The metaphor of windows and mirrors was first introduced by Jay David Bolter and Diane Gromala in their eponymous book published by MIT Press in 2003.
Christian Ulrik Andersen | June 5 | 6-8 p.m.
This talk will explore the notion of the interface from an analytical and critical perspective. To many people computer interfaces relate to the graphical user interface and carry connotations of user-friendliness and smooth access to functionality. The talk will focus on how the interface has a history of disappearance, but also how it always resurfaces – with an implicit language and grammar that is often reflected in artistic practices around the interface. The talk will ask how the interface functions as a linguistic construct (demanding new theoretical perspectives), and how to consider the role of artistic practices around this. Furthermore, it will examine contemporary developments in the interface, captured in the notion of “The Metainterface” – an interface that not only renders interaction smooth and smart, but also displaces the interface (in “the cloud”, e.g.). It will outline how a new culture industry arises around this displacement, and present artworks that seek to critically explore the realities that the metainterface produces.
»Ein virtueller Agent als Tagesbegleiter für Senioren und kognitiv eingeschränkte Menschen?«
Karola Pitsch | June 19 | 7-9 p.m.
Angesichts des demographischen Wandels und dem damit einhergehend prognostizierten vermehrten Unterstützungsbedarf für ältere Menschen wird in den letzten Jahren in besonderem Maße die Entwicklung und Erforschung assistiver Technologien vorangetrieben. Im häuslichen Kontext eingesetzt, soll sie – so eine der Visionen – die Autonomie unterstützungsbedürftiger Personen bewahren und stärken helfen. Im Rahmen des interdisziplinären BMBF-Verbundprojekts ‚KOMPASS‘ (https://scs.techfak.uni-bielefeld.de/kompass/) erforschen wir, wie ein virtueller Agent (‚Billie‘) Senioren und kognitiv eingeschränkte Menschen bei ihrer Tagesplanung und -strukturierung unterstützen kann.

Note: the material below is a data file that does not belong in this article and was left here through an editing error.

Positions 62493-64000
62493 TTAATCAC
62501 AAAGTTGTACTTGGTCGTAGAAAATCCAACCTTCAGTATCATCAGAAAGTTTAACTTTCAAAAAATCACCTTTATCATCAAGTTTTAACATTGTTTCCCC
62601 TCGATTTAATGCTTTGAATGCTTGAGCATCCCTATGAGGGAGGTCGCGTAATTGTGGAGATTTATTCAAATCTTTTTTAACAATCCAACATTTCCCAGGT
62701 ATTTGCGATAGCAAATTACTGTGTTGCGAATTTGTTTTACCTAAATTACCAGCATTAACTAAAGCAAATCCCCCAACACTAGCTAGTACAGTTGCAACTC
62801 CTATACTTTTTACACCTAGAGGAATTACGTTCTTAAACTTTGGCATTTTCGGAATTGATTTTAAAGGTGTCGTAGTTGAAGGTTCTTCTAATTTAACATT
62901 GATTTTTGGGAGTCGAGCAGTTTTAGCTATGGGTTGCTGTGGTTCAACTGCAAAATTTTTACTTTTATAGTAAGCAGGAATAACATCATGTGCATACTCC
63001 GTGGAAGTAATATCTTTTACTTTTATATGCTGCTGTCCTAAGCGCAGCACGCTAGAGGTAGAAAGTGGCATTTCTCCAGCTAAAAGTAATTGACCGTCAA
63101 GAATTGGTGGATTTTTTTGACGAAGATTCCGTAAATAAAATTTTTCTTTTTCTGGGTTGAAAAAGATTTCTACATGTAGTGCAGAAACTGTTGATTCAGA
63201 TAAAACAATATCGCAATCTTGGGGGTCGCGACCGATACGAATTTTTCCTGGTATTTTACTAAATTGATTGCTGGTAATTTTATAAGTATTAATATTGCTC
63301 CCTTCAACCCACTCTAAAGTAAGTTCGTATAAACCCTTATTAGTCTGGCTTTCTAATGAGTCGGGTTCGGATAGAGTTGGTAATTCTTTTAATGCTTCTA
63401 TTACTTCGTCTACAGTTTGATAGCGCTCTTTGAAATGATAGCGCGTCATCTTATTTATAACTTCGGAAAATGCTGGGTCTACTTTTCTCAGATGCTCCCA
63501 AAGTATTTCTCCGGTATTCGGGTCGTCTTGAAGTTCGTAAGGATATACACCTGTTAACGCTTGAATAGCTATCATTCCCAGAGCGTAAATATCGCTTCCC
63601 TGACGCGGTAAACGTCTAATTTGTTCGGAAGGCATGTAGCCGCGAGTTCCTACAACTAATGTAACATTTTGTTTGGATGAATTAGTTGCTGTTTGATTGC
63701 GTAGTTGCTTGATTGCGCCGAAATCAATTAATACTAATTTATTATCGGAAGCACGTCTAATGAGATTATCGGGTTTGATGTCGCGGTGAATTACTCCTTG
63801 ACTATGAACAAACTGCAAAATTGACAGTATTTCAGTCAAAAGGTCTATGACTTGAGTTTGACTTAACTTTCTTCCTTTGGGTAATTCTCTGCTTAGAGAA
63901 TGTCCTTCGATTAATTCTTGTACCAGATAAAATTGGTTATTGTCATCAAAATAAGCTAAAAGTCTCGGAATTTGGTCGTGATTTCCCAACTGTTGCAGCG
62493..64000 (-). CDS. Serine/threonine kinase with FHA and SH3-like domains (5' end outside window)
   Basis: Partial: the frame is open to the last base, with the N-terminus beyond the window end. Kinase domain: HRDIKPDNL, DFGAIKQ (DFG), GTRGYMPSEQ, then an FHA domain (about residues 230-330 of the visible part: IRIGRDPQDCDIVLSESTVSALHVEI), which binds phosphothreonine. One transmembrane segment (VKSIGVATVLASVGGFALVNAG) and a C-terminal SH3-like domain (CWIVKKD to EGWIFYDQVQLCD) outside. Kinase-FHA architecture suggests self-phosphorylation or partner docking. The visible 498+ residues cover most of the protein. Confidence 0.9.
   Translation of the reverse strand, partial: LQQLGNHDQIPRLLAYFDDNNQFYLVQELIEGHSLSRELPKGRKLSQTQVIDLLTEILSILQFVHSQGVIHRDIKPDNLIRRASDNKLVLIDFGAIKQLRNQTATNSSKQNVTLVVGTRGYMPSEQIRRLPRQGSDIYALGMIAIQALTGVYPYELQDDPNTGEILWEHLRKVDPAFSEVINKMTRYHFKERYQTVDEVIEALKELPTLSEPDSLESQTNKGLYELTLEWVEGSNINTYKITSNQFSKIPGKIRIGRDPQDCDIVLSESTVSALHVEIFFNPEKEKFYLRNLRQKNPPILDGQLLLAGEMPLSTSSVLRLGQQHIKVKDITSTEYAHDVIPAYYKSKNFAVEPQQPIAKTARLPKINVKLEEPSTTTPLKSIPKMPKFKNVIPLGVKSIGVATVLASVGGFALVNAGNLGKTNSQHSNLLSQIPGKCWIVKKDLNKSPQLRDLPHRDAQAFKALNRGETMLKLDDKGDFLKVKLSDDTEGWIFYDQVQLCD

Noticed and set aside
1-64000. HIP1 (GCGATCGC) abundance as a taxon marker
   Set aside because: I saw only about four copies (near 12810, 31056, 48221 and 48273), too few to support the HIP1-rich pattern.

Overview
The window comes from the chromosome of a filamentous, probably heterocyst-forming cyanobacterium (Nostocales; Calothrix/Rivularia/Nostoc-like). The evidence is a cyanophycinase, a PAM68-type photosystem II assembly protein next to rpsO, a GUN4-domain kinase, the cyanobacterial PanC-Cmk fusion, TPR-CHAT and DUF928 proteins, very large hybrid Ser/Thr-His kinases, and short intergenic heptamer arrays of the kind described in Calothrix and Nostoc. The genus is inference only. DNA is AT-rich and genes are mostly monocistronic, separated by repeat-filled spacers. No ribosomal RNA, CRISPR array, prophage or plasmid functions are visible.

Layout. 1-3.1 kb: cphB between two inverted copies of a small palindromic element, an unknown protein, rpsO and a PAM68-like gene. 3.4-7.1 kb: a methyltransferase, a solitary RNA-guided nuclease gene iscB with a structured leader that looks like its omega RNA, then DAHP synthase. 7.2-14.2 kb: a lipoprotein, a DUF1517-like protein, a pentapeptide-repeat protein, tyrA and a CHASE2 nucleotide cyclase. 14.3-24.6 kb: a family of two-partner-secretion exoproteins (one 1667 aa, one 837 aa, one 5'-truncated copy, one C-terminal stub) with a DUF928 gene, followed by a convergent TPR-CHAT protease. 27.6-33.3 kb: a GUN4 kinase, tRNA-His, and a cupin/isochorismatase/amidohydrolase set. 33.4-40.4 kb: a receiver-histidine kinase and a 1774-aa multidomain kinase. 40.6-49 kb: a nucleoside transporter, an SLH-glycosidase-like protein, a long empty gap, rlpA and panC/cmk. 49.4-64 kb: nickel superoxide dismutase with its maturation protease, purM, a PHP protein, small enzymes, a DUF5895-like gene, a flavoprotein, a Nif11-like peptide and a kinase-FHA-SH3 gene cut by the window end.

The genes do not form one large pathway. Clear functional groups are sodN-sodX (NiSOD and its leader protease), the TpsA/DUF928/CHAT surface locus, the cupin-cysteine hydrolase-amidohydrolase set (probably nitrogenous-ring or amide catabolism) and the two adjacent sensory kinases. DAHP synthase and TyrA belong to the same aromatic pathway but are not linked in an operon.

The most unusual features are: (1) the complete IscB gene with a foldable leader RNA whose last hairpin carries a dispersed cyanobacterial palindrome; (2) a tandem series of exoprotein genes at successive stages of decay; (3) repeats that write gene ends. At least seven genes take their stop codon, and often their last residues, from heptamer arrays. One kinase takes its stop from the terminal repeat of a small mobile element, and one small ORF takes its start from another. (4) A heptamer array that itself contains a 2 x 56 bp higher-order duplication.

Im Vortrag werde ich dieses Thema aus einer doppelten interaktional-kommunikativen Perspektive beleuchten: Zum einen stellt sich die Frage, wie eine möglichst intuitive Bedienbarkeit des technischen Systems mit den Mitteln natürlicher Sprache aussehen kann, was an Aspekten wie Verständigungssicherung (Cyra & Pitsch 2017) und Rezipienten-Display beleuchtet wird (Opfermann & Pitsch 2017, Opfermann et al. 2017). In dieser Fokussierung wird auf konzeptueller Ebene vorgeschlagen, dass die multimodale Interaktionslinguistik durch die Kooperation mit der Informatik Zugang zu einem neuartigen Forschungsinstrument erhält. Zum anderen ist zu erforschen, wie eine solche neue Technologie in den Alltag integriert wird und welche Auswirkungen dieses möglicherweise auf die Alltagsökologie der Teilnehmer hat (Cyra et al. 2016, Amrhein et al. 2016).
Florian Hadler | July 17 | 6-8 p.m.
Interface Critique is neither interested in the enhancement of usability and mere ergonomic questions of design nor in the optimization of user orientation and user experience.
Interface Critique does not require a generally accepted definition of the interface. On the contrary: The obscurity and fuzziness of the term interface promises theoretical productivity and fruitful frictions among all kinds of disciplines.
Interface Critique strives to expose the implicit agencies, conditions and contingencies of services, applications and apparatuses.
Interface Critique encourages comprehensive and trans-disciplinary perspectives and promotes an understanding of the interface as a complex, reciprocal and dynamic phenomenon of major cultural significance.
Interface Critique is also an interdisciplinary, international platform, conceived in 2014, and just turned into an open access journal.
The talk highlights aspects of the underlying concept of the interface, explains the evolution, current state and future plans of the platform and last but not least focuses on some exemplary contributions and theories that have been developed in the Interface Critique framework.
For further information please visit interfacecritique.net.